Vice Finance Minister Kim Yong-beom speaks at an economic meeting held in central Seoul on Friday. (Yonhap)
Contactless, airport check-in systems will be set up across the country by next year, South Korea’s Vice Finance Minister said on Friday, in a bit to digitalize the nation’s social infrastructure.
“By 2022, (the government) will implement a contactless check-in system at 15 airports across the nation, which automatically confirms identification of passengers via biometric data, in order to increase convenience of residents using local airports,” Vice Finance Minister Kim Yong-beom said in a meeting with economic officials to discuss policy drives for the Korean New Deal initiative.
“Also, the government will invest more than 14.8 trillion won ($13.3 billion) in applying AI technology to social infrastructure, including roads, railways, airports and water quality management,“ he said.
The proposed scheme to launch contactless boarding procedures is part of the Moon Jae-in administration’s New Deal drive which comprises two pillars -- the Digital New Deal and the Green New Deal. The initiative, announced last year, aims to foster digital transformation of national infrastructure as well as environment-focused business portfolios across industries.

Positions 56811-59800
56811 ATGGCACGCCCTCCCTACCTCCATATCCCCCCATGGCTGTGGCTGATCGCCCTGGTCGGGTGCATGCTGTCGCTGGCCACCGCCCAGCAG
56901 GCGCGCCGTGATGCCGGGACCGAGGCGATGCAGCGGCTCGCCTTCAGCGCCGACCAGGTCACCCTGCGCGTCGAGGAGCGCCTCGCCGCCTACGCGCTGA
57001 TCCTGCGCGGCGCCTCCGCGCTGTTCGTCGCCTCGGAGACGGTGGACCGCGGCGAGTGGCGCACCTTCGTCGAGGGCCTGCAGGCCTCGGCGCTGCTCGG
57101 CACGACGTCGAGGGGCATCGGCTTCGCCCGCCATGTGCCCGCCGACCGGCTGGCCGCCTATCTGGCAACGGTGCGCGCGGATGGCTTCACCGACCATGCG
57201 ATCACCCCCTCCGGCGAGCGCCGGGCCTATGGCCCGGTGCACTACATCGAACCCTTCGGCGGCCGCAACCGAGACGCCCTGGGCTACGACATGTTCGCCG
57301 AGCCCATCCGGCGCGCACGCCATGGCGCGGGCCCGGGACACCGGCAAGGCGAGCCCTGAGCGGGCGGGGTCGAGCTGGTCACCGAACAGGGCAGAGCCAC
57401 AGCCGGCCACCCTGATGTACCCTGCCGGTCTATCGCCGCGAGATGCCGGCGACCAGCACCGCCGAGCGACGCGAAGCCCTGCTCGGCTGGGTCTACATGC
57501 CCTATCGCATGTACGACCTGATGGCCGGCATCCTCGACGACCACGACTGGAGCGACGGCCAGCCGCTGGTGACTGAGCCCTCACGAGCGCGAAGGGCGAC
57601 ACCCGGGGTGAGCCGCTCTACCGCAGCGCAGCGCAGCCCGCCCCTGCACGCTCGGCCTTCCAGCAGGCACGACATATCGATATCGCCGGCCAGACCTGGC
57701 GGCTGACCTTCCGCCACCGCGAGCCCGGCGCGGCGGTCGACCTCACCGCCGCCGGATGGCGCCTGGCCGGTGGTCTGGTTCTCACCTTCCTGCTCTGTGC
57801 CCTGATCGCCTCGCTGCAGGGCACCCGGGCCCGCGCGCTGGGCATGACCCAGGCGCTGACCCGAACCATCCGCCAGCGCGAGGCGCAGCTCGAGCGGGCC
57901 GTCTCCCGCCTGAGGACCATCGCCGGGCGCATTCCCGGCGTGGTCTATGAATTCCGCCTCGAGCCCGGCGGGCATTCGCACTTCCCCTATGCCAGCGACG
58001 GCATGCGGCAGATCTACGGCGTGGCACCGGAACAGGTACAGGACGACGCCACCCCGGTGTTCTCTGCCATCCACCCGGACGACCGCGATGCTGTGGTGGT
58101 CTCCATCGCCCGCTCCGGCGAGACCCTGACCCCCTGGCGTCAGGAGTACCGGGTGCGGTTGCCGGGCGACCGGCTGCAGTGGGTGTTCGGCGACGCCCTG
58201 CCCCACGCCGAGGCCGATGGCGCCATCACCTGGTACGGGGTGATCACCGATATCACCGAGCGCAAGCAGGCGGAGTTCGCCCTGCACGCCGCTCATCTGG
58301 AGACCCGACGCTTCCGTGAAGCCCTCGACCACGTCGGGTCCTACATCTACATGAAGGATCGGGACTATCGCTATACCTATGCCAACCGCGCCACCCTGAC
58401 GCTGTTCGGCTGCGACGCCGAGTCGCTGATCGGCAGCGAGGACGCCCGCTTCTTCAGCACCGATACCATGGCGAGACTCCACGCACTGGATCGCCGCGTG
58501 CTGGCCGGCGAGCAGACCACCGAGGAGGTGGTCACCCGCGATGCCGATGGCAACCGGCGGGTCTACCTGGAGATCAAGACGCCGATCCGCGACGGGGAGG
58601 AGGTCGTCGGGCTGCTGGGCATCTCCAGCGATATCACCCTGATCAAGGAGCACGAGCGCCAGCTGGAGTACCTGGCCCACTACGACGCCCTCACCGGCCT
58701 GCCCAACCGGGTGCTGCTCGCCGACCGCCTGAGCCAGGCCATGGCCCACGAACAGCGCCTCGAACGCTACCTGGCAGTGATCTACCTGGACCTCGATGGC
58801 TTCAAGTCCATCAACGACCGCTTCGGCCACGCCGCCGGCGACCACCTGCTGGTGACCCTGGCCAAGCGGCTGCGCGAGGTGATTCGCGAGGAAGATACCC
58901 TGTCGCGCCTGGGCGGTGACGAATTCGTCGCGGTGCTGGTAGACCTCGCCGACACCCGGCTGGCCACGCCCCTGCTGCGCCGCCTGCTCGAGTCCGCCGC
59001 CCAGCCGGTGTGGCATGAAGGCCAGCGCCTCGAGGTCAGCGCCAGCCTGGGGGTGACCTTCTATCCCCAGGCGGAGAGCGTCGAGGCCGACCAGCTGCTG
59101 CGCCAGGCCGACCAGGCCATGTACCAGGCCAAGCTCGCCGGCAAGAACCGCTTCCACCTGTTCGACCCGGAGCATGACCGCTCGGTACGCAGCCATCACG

In addition, authorities are preparing to implement a high-tech traffic management system, known as the Intelligent Transport System, in a nationwide rollout by 2025. It notifies drivers of accident-related information, such as traffic conditions or where drivers have braked abruptly, in real time through smartphones or other electronic devices in vehicles, according to the Ministry of Economy and Finance.
Kim also noted that prices of agricultural goods continued to show an upward trend due to a supply shortage, vowing to encourage local food companies to expand their imports of farm products by reducing import tariffs.
Prices of agricultural products surged by 7.9 percent on-year, the fastest pace since August 2018, mainly due to cold spells and the outbreak of avian influenza, according to data from the Bank of Korea.
“Not only prices of agricultural products but also those of raw materials, including crude oil and nonferrous metal, have continued to rise,“ Kim said. “(The government) will step up monitoring price trends and come up with countermeasures against price increases, if needed.”
By Choi Jae-hee (firstname.lastname@example.org